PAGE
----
About Meditation

If we examine our life we will discover that most of our time and energy is devoted to mundane activities, such as seeking material and emotional security, enjoying sensory pleasures, or establishing a good reputation.

Although these things can make us happy for a short time, they are not able to provide the deep lasting contentment that we long for. Sooner or later our happiness turns into dissatisfaction, and we find ourselves engaged in the pursuit of more worldly pleasures. Directly or indirectly, worldly pleasures cause us mental and physical suffering by stimulating attachment, jealousy, and frustration. Moreover, seeking to fulfil our own desires often bring us into conflict with others.

If true fulfillment can’t be found in worldly pleasures, then where can it be found? Happiness is a state of mind, therefore the real source of happiness lies in the mind, not in external circumstances. If our mind is pure and peaceful we’ll be happy, regardless of our external conditions, but if it is impure and unpeaceful, we will never find happiness, no matter how much we try to change our external conditions.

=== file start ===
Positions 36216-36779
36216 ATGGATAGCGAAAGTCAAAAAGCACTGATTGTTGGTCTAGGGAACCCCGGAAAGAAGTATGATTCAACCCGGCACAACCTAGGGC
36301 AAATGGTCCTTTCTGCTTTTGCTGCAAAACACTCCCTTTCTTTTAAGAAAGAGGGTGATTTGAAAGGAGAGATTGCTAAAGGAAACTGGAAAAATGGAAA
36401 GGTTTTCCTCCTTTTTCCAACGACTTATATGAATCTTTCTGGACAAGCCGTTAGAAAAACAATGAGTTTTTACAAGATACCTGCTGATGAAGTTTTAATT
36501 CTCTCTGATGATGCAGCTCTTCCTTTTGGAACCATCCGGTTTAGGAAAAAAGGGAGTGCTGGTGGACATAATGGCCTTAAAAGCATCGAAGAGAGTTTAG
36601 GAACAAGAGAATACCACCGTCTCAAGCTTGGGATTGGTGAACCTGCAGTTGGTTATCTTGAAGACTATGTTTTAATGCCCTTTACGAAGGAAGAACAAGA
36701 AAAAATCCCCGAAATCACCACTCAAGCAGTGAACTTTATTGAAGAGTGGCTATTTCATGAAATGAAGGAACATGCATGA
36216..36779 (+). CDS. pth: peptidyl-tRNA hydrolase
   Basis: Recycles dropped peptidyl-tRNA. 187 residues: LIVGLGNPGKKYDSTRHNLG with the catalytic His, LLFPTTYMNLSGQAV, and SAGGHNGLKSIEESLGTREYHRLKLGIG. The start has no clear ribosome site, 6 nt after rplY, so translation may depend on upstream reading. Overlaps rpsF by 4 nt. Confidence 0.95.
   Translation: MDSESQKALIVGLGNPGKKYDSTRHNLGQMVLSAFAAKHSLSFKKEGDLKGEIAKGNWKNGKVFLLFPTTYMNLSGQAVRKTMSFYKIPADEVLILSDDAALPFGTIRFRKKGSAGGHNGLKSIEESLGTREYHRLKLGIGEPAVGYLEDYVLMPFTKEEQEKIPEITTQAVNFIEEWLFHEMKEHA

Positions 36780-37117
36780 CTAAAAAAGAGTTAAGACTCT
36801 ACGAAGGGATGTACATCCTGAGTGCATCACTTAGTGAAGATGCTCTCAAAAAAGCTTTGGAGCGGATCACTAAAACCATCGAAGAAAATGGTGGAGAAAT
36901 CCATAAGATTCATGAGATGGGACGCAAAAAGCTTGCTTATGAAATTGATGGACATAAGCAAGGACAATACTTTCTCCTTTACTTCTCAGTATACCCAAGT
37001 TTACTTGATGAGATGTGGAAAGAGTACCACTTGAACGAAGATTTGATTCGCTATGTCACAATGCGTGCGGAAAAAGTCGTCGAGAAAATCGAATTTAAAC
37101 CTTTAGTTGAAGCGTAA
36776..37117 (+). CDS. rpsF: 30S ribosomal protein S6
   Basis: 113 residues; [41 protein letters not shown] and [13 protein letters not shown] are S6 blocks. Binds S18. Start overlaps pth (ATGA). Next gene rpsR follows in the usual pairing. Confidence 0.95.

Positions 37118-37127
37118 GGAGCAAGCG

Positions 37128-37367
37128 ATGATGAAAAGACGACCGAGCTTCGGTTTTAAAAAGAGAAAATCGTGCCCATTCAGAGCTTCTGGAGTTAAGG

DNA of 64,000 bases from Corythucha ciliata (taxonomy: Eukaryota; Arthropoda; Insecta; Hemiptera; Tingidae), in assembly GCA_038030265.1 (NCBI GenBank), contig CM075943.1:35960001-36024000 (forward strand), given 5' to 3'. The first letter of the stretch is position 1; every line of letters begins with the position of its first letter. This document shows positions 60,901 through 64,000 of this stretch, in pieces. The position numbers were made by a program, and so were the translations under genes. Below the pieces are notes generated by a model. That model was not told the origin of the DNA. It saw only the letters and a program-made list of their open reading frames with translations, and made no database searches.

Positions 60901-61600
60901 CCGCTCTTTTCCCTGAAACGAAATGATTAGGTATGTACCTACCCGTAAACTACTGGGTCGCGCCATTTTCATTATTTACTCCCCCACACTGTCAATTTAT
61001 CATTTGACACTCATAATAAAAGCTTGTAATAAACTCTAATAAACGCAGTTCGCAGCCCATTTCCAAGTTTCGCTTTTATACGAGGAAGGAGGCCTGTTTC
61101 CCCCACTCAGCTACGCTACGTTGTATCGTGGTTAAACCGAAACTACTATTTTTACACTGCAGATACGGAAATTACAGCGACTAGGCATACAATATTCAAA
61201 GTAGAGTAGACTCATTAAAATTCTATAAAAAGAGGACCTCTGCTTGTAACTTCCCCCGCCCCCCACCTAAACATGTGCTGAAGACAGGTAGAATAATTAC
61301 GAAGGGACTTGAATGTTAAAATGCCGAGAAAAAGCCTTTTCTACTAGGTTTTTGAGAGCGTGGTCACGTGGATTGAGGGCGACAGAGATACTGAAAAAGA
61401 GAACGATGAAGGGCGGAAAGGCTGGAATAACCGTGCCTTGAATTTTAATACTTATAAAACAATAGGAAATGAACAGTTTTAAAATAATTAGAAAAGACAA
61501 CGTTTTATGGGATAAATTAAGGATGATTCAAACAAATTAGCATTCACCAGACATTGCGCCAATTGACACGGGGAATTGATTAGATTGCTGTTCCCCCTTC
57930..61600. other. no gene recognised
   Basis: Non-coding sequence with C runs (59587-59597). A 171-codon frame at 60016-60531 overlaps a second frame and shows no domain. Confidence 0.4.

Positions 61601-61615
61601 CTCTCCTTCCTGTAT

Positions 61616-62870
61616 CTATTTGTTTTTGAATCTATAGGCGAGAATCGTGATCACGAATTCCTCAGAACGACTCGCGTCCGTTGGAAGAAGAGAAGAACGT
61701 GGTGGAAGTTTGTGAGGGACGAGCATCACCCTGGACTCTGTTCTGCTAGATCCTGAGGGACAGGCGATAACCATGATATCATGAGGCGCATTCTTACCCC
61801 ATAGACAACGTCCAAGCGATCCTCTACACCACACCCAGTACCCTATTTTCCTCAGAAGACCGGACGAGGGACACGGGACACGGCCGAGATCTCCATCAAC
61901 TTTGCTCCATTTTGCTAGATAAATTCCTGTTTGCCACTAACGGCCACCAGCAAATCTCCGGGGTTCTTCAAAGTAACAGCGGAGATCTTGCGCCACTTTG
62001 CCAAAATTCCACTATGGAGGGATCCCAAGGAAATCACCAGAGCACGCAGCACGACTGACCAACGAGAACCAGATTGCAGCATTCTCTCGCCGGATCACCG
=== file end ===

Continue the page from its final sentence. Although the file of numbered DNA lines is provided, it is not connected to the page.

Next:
The purpose of meditation is to cultivate those states of mind that are conducive to peace and well-being, and to eradicate those that aren’t.

Only human beings can do this. Animals can enjoy food and sex, find homes, hoard wealth, subdue their enemies, and protect their family; but they cannot completely eliminate suffering and attain lasting happiness. It would be a great shame if we were to use our precious human life only to achieve results that even animals can achieve. If we wish to avoid such a wasted life and fulfill the real purpose of being born human we must devote ourself to the practice of Lamrim.

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